each succeeding drum being arranged to receive the substance ejected from the preceding drum and means for directing the substance passing from one drum to the bottom of the next succeeding drum.

17. An apparatus for separating the liquid and solid content of substances, comprising a series of rotating drums means for feeding a.continuous stream of substance to the drums, the drums having open tops so that the centrifu al action upon the substance causes the su stance to pass over the rlms of the drums, each succee ing drum bem arranged to receive the substance passmg rom the preceding drum, each succeeding drum 91 being of reater diameter than the preceding drum and having its side walls arranged to facilitate the passage of the substance therefrom and means for directing the substance passing from one drum into the next suc- 9.

ceedin drum. I

v 18. n apparatus for separatmg the l1qu1d and solid content of substances, comprising means for subjecting a continuous stream of the substance to a progressively increasing 1 liquid separating force, and means utilizing the liquid separating force for rearranging the constituents of the substance between each application of the liquid separating forces so that each particle of the substance 1 will be equally subjected to the liquid sepa rating forces.

19. An apparatus for separating the liquid and solid content of substances, comprising a series of concentric, superposed drums 1 having perforated sides, each succeeding drum of the series being larger than the preceding one,'the sides of the up ermost drum being vertically arranged, an the sides of the other..drums being arranged at an angle. 1

20. An apparatus for separating the liquid and solid content of substances, comprising a series of rotatin drums having perforated walls in-which tfie substance is subjected to centrifugal force, the drums having open 1 tops so that as the drums rotate the sub stance passes over the rims thereof, each succeedmg' drum being arran ed to receive the substance from the prece ing drum and means for directing the substance as it passes 1 from one drum to the next so that the constituents of the substance are rearranged before it is subjected tofcentrifugal force in the next drum.

, 21. An apparatus for separating the liquid 1 and solid content of substances, comprising a series of rotating drums having perforated walls, means for feeding a continuous stream of the substance to the first drum, the drums having open tops so that the rotation of the drums causes the substance to be ejected from them, a casing for inclosing the drums and means connected with the innersurface of the casing for causing the substance ejected from one drum to pass into the next succeeding drum.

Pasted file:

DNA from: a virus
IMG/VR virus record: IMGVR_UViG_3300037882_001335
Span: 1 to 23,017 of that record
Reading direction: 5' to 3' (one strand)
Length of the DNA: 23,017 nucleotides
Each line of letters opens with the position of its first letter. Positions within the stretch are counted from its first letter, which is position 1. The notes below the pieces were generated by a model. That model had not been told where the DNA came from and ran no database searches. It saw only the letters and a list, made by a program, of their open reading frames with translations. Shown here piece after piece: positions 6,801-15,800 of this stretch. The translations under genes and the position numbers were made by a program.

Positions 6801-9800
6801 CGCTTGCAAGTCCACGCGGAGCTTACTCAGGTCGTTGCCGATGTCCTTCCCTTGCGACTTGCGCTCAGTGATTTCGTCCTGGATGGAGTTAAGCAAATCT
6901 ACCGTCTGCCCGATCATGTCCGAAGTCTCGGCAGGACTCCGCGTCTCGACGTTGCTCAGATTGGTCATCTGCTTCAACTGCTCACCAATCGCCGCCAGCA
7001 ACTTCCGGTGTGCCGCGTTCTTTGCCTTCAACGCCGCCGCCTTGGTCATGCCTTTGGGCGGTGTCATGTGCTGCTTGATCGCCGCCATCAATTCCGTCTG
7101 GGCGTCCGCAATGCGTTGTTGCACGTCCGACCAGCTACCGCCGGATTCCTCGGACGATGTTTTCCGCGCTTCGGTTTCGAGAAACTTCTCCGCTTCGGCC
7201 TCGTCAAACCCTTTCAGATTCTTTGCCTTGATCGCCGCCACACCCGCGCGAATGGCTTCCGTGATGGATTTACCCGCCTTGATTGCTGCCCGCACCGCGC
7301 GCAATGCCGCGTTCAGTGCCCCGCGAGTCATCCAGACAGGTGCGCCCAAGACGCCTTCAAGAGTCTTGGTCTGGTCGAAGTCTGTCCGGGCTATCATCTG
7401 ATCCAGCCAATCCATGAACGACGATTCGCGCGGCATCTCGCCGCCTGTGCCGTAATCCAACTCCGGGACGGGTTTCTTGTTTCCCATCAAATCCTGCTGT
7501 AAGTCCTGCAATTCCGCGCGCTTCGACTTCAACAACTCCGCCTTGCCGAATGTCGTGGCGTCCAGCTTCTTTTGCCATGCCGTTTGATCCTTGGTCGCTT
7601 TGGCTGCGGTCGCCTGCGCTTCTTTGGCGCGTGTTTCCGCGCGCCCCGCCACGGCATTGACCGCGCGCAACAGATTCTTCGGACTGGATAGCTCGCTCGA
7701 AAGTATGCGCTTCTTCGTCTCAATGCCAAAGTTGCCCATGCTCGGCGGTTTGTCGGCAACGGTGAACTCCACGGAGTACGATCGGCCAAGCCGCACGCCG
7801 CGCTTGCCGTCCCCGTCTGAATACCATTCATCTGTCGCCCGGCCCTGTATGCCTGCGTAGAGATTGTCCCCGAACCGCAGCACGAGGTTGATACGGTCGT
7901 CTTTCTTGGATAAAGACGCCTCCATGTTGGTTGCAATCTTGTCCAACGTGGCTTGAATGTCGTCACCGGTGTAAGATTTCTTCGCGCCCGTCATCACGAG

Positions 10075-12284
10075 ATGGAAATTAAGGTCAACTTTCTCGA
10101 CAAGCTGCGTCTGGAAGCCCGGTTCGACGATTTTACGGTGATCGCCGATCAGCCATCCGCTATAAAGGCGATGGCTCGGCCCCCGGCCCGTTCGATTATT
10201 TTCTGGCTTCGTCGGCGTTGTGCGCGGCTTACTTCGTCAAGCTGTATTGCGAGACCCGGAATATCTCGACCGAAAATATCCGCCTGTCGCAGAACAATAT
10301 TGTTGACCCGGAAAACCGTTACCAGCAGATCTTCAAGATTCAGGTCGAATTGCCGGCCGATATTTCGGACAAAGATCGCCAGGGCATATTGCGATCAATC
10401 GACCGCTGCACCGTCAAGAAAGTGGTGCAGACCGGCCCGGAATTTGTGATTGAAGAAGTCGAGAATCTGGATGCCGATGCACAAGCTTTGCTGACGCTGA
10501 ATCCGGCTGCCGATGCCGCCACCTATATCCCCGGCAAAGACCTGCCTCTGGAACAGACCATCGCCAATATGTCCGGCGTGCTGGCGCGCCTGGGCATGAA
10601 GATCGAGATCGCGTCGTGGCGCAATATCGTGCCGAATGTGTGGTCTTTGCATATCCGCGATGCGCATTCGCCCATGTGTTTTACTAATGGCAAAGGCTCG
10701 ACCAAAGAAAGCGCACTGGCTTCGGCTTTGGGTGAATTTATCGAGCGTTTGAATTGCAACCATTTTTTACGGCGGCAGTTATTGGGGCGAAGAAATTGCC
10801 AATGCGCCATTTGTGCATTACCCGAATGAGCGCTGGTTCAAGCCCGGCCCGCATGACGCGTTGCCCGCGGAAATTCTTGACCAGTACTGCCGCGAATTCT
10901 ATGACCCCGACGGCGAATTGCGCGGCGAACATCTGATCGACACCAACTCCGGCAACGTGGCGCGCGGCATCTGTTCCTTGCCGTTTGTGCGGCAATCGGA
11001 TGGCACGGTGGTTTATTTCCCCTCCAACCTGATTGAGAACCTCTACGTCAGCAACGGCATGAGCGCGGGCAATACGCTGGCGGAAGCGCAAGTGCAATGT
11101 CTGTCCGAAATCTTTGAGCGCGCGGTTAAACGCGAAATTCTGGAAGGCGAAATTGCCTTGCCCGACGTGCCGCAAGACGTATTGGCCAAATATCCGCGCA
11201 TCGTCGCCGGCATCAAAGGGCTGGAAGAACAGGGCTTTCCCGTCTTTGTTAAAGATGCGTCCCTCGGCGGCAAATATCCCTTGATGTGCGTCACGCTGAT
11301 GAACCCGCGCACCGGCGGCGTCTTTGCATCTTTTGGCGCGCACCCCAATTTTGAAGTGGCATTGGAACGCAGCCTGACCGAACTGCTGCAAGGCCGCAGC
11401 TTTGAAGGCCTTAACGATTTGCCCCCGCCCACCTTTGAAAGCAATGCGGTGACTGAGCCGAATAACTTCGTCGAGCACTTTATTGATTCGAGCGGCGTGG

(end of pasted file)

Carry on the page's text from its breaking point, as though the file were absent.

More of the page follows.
22. An apparatus for separating the liquid and solid content of substances which comprises a series of drums having perforated side Walls, means for feeding the substance to the drums means for rotating the drums and means interposed between the drums for catching the liquid separated from the solid content of the substance in any one drum and preventing it from passing into the next succeedin drum. v

23. n apparatus for separating the liquid and solid content of substances comprising a series of rotating drums in which the subquantity of the substance permitted to be subjected to the centrifugal force in the first drum.

JOSEPH AVRUTIK.

Referenced by
Citing PatentFiling datePublication dateApplicantTitle
US3438890 *Sep 10, 1965Apr 15, 1969Fmc CorpMethod and apparatus for separating solids-liquids mixtures
US3994809 *Apr 28, 1975Nov 30, 1976Rhodes Herbert MCentrifugal separator with viscosity differentiating adhesion means
US4842738 *Apr 29, 1988Jun 27, 1989Greenspan Harvey PCentrifuge device
Classifications
U.S. Classification210/781, 210/800, 494/44
International ClassificationB04B3/00
Cooperative ClassificationB04B3/00
European ClassificationB04B3/00